In the thermal cycle molding method and apparatus of published application US 2003-0086973 A1 a thermal cycle shell-forming module having the general configuration shown in FIG. 3 therein is employed. The thermal cycle shell-forming module comprises a rotor around which a plurality of mold units is disposed. The thermal cycle shell-forming module includes a reservoir for holding flowable material. In addition, the thermal cycle shell-forming module is provided with a temperature control system for rapidly heating and cooling the mold units.

One form of the shell-forming module useful for the practice of this invention comprises center mold assemblies, upper mold assemblies, and lower mold assemblies. Upper mold assemblies and lower mold assemblies mate to form mold cavities having a desired shape, for instance of a core or a shell surrounding one or more cores. As rotor rotates, opposing center and upper mold assemblies or opposing center and lower mold assemblies close. Flowable material, which is heated to a flowable state in reservoir, is injected into the resulting mold cavities. The temperature of the flowable material is then decreased, hardening the flowable material. The mold assemblies open and eject the shell-coated substrate. Preferably the shell is in a somewhat soft or non-brittle state, and will be hardened upon further processing, e.g. drying, etc.

In another optional embodiment of the invention, the shell is applied to the dosage form using a zero cycle molding apparatus of the general type shown in copending U.S. application Ser. No. 10/677,984 comprising rotatable center mold assemblies, lower mold assemblies and upper mold assemblies. Cores are continuously fed to the mold assemblies. Shell flowable material, which is heated to a flowable state in reservoir, is injected into the mold cavities created by the closed mold assemblies holding the cores. The mold assemblies open and eject the coated substrates. Shell coating is preferably performed in two steps, each half of the cores being coated separately.

The primary steps of the present invention are shown in FIG. 2 having a shell-forming module 1000, a post-coating transfer module 2000, and a drying module 4000. As previously described, the coated, hydrated and/or impressionable unfinished dosage form (soft dosage form) 100 is ejected from shell-forming module 1000 using a pin or plunger as an ejection means.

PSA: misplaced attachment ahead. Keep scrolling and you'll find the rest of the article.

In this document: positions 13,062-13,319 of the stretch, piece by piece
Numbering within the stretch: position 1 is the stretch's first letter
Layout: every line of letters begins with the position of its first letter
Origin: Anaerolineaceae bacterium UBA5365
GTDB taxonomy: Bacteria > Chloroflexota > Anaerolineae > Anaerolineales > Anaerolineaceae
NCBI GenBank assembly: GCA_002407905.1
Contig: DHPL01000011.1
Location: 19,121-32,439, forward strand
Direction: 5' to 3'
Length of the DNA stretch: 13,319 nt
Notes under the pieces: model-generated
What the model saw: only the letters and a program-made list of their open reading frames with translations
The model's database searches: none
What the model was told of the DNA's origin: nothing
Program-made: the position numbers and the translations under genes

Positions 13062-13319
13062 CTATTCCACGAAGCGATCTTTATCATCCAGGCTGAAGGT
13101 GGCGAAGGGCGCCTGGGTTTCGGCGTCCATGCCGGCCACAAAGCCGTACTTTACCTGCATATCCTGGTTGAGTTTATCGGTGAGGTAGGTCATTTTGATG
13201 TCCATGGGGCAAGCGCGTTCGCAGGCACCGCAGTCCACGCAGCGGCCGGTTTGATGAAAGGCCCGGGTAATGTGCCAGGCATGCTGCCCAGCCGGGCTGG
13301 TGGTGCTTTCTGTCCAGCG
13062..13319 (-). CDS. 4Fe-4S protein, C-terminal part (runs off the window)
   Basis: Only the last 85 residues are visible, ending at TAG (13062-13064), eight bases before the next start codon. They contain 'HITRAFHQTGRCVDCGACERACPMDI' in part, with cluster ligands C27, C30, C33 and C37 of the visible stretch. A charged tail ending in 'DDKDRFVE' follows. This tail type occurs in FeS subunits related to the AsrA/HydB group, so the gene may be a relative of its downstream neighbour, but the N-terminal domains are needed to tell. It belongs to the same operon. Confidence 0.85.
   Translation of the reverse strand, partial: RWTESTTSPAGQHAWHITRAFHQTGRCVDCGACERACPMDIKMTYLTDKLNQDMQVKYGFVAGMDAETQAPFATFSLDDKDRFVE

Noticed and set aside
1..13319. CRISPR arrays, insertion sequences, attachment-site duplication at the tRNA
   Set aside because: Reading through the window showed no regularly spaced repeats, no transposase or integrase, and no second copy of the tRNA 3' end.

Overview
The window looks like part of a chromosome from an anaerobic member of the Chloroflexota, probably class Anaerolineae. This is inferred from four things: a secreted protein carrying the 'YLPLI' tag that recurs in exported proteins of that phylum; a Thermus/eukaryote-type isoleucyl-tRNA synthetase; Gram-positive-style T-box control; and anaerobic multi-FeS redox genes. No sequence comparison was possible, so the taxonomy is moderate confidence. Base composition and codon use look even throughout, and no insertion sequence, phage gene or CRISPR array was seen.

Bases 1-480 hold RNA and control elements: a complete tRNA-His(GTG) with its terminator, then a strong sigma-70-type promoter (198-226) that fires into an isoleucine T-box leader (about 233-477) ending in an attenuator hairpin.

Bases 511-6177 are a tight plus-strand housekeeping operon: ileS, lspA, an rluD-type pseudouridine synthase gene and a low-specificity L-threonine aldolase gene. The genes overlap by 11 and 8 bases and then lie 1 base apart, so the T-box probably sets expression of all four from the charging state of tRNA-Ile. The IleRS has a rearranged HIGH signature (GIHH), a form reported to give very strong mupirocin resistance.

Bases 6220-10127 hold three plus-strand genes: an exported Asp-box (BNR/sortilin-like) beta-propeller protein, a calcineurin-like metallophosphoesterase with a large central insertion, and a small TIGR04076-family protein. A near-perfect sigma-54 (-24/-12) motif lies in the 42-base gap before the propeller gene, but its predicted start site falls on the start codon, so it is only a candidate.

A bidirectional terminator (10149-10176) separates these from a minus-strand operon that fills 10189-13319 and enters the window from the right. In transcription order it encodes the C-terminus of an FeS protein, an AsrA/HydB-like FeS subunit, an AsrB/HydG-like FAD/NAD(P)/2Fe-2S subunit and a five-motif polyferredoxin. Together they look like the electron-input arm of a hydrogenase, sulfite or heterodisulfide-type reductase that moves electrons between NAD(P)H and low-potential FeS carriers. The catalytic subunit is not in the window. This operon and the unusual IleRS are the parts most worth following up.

After ejection, one or more openings 130 are provided in shell 120 prior to subjecting the shell to a hardening step, such as a drying step, or otherwise allowing the shell to cure, set-up or harden. In other words, one or more openings 130 are provided in shell 120 while it is still in its hydrated and/or impressionable state. Hydrated means, for purposes of this application, having a water content at least 20% greater than its moisture content at equilibrium under ambient conditions, e.g. 25° C., 60% relative humidity.

Gelatin-based films such as those used in certain preferred coatings in the present invention or those used in hard gelatin capsules, for example, typically have a preferred moisture content at equilibrium in the range of 13-16% by weight. Additionally, gelatin capsules are considered soft and likely to distort when the moisture content is equal to or greater than 18% by weight. Hard Capsule Development, pp. 77-78, K. Ridgway (1987).

Gelation, as used herein, is initiation of formation of a polymeric or interconnecting network in an aqueous or solvent based system in which the polymer(s) are dispersed. Full cure is the highest possible degree of cure for the particular polymeric or hardenable material. Cure, as used herein is as a process for changing the properties, e.g. hardness, deformability, brittleness, elasticity, tensile strength, and the like of a resin or polymer or polymeric mixture or dispersion via chemical reaction, drying, or other physical change. Typically, a resin or polymer will exhibit an increase in viscosity or hardness during the curing process. Consequently, “full cure” would be the point at which the polymer or resin exhibits greatest viscosity and/or hardness. In embodiments employing thermal gelling materials, impressionable means, for purposes of this application, that the shell coating has passed the point of gelation so that in the absence of external force, the shell retains its shape, but has not achieved full cure. In embodiments employing non-gelling materials, such as non-solvent based melts, impressionable, as used herein means the applied shell or coating or portion thereof has cooled below it's melting temperature, so that in the absence of external force, the shell retains its shape, but has not achieved it's maximum hardness, i.e. resistance to indentation.